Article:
‘The Chosen’ if you have not heard of it is simply a phenomenon. It is the first ever multi- season TV series on the life of Christ, and I believe it is the most inspiring, lifting, moving and transformative version of the Christian faith ever made. OK, that is a big call when you consider the likes of ‘Jesus of Nazareth’ with Robert Powell and Mel Gibson’s ‘The Passion of the Christ’, and there have been hundreds of Christian series/films telling different aspects of Jesus’ mission over the years, and to be frank, most of them have been  pretty poor. Quite often that is due to the programmes or films being more concerned about evangelising rather than entertaining, and the result is that they only tend to appeal to Christians, rather than the general public- how can you further the Kingdom of God if you are only ever ‘preaching to the converted’? To disciple, we must get out of our Christian ‘bubble’!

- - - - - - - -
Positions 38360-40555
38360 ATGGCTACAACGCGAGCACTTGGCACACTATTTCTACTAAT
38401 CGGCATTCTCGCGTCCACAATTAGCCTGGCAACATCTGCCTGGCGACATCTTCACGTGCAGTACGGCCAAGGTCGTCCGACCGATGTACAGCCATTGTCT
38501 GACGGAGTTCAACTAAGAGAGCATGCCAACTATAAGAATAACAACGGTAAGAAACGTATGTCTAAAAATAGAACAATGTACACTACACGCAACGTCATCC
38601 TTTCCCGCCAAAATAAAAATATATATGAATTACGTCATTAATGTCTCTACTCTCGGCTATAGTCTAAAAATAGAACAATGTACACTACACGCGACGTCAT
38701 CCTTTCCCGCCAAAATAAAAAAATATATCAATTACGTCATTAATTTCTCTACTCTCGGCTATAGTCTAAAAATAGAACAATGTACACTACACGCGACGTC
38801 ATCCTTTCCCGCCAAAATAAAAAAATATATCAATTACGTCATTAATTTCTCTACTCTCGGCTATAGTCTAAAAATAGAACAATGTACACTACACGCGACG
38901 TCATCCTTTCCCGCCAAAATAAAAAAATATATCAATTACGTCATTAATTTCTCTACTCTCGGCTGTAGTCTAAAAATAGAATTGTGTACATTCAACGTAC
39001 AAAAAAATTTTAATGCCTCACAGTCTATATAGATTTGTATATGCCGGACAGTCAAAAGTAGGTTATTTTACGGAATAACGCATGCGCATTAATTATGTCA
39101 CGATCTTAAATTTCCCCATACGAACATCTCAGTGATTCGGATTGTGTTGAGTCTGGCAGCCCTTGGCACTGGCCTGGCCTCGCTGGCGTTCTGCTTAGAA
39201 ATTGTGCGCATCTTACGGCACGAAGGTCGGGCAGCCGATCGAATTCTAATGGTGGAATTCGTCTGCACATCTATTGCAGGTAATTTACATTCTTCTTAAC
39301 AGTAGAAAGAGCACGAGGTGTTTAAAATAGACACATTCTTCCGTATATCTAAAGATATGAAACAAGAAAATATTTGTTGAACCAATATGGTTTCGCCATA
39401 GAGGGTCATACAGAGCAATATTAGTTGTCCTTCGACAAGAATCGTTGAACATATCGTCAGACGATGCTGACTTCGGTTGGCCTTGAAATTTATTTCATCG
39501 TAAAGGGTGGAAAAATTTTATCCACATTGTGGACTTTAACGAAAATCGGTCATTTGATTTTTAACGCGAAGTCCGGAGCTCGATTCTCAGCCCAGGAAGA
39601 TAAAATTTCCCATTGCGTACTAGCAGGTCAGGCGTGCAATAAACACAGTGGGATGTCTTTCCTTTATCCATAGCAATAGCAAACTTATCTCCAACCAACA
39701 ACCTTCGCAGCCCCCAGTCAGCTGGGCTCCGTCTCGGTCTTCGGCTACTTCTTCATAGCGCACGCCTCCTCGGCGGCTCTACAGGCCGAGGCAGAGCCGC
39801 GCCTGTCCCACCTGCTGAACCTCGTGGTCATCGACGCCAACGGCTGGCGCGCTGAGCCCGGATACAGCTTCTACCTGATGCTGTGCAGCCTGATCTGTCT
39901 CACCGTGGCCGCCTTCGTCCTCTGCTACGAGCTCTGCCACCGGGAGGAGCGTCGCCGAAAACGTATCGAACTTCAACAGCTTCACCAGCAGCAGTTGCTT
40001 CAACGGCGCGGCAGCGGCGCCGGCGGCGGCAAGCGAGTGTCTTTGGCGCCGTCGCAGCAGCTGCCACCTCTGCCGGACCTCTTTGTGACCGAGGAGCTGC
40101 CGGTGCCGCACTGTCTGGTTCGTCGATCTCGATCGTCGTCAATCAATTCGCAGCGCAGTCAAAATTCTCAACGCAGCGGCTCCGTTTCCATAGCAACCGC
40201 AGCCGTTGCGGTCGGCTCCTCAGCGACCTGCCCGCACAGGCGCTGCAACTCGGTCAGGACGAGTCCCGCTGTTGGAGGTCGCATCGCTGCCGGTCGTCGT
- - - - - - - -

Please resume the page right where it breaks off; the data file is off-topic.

This is where ‘The Chosen’ is so different. It has gained hugely impressive reviews from secular as well as Christian reviewers and audiences have been watching and re-watching its initial 8 episodes (Series 2 is currently being filmed). It is also unique as it is the most successful Crowdfunding project in entertainment history, as it was funded by 16,000 people who between them pledged more than $10m.

But why is ‘The Chosen’ so different from previous series and films that have come before? I think the answer lies in the fact that perhaps for the first time on screen, we learn more about the personalities in the Gospels- were the disciples married and how did their families react to them following Jesus?, how did Mary Magdalene become such a beloved disciple- what was her story and why did some follow Jesus but others turn down that incredible invitation?